If American crows frequent your backyard, chances are you have witnessed them dipping food into a birdbath.  Whenever we witness such behavior, we cannot help but wonder why a bird would go to the trouble of soaking a piece of food in water before gulping it down.

        The truth of the matter is we are not absolutely sure fully understand the reason behind this behavior or why they do not do it all of the time.  The most widely held theory is it is done to soften their food.  This theory explains why they might dunk a hard, dry chunk of dog food or stale bread in water.  However, for the life of me, I cannot see how this explanation explains why American crows also place dead animals such as birds and mice, animal bones, snails and even bits and pieces of roadkill in birdbaths. 

        Others suggest nesting crows dip bakery products and pet food in water prior to subsequently feeding them to their nestlings for a couple of reasons.  First of all, it makes the food more palatable for their young.  It is also is an easy way for adult birds to provide their youngsters with water.

        Regardless, it is always a good idea to clean a birdbath that has been used as a “dipping” station by crows.  Invariably, whenever crows are dipping their food in our birdbaths, it is very likely they are leaving behind bacteria and fungi that were clinging to the food.  These microorganisms could be harmful to the birds that will later use the water to bathe and drink.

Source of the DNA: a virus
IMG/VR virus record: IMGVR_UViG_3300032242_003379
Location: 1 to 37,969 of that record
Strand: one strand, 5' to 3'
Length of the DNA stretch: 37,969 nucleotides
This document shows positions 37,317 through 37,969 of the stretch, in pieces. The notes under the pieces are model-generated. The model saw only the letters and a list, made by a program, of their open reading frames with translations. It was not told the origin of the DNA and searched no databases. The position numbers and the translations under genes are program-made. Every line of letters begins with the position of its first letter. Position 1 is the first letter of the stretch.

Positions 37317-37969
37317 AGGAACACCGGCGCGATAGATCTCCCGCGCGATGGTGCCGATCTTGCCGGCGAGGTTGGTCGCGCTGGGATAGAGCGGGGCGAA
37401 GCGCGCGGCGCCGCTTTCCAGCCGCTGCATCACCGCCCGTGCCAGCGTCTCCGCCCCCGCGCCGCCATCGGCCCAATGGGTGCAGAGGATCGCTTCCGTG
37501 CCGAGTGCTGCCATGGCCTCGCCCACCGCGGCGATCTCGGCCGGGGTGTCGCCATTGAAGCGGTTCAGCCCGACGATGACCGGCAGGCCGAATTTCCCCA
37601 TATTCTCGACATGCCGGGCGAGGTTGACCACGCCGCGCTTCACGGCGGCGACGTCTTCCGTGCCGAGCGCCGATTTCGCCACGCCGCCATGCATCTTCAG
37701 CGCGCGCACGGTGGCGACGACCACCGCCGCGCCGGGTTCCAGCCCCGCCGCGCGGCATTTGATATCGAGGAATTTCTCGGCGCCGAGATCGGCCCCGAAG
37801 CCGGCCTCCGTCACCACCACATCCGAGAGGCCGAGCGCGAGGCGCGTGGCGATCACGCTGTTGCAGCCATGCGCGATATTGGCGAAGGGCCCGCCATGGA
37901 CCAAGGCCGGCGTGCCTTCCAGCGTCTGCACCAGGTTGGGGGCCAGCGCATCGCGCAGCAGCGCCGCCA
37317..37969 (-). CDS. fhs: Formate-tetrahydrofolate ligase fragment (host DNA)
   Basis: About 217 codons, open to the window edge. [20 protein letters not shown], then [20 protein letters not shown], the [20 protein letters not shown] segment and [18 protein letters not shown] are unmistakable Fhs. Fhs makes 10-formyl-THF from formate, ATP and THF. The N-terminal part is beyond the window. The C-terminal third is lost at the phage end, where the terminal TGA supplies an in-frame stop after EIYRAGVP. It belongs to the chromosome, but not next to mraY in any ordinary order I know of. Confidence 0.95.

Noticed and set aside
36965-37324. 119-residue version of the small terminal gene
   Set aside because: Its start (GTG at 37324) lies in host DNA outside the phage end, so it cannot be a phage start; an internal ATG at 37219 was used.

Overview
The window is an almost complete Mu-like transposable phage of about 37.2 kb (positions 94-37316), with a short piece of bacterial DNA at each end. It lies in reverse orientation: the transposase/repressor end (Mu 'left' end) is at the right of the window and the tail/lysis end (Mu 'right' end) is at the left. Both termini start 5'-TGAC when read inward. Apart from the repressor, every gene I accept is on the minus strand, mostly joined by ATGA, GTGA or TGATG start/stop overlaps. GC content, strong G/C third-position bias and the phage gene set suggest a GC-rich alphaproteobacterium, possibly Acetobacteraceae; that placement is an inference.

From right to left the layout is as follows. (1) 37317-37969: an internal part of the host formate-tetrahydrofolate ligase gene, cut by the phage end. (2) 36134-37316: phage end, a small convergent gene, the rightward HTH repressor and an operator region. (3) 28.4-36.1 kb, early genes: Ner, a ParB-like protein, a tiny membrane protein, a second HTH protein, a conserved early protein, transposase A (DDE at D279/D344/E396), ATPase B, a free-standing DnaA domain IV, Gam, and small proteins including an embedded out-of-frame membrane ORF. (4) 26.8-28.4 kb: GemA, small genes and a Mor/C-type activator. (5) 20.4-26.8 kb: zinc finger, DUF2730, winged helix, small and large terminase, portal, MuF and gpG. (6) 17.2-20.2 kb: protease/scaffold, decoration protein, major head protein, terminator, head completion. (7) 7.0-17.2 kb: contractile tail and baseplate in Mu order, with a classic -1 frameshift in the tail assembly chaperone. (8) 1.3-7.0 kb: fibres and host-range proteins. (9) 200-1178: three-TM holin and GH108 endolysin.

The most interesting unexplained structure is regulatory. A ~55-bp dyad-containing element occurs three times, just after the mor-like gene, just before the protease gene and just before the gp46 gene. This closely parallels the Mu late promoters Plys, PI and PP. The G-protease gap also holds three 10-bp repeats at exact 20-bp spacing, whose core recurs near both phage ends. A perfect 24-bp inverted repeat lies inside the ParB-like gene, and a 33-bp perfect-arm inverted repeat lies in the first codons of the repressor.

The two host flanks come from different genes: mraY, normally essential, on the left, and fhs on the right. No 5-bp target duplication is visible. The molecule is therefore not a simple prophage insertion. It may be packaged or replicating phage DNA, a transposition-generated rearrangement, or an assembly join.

1. A neighbor on NextDoor told me, when I was at my wits’ end yelling die crow die, that the male of the pair soaks the bread like whatever to use as a sponge to take to mom, sitting on nest, unable to go herself. It fits. This happens in breeding season every year and they do get very demanding.

    • Rachel,
      Thank you for the interesting story. I just discovered it while looking at old blogs. While nobody is sure why crows soak food in water, some suggest that feeding “soggy” bread or other food is used by crows to ensure the young receive enough water in their diet.


  2. It’s not just American crows! They do this in Scotland as well! I’m sure they do it all over the world! 🙂

    • Hamish,

      I cannot thank you enough for your post. If provides insight into bird behavior in other lands. I agree, I too suspect it is a universal behavior.


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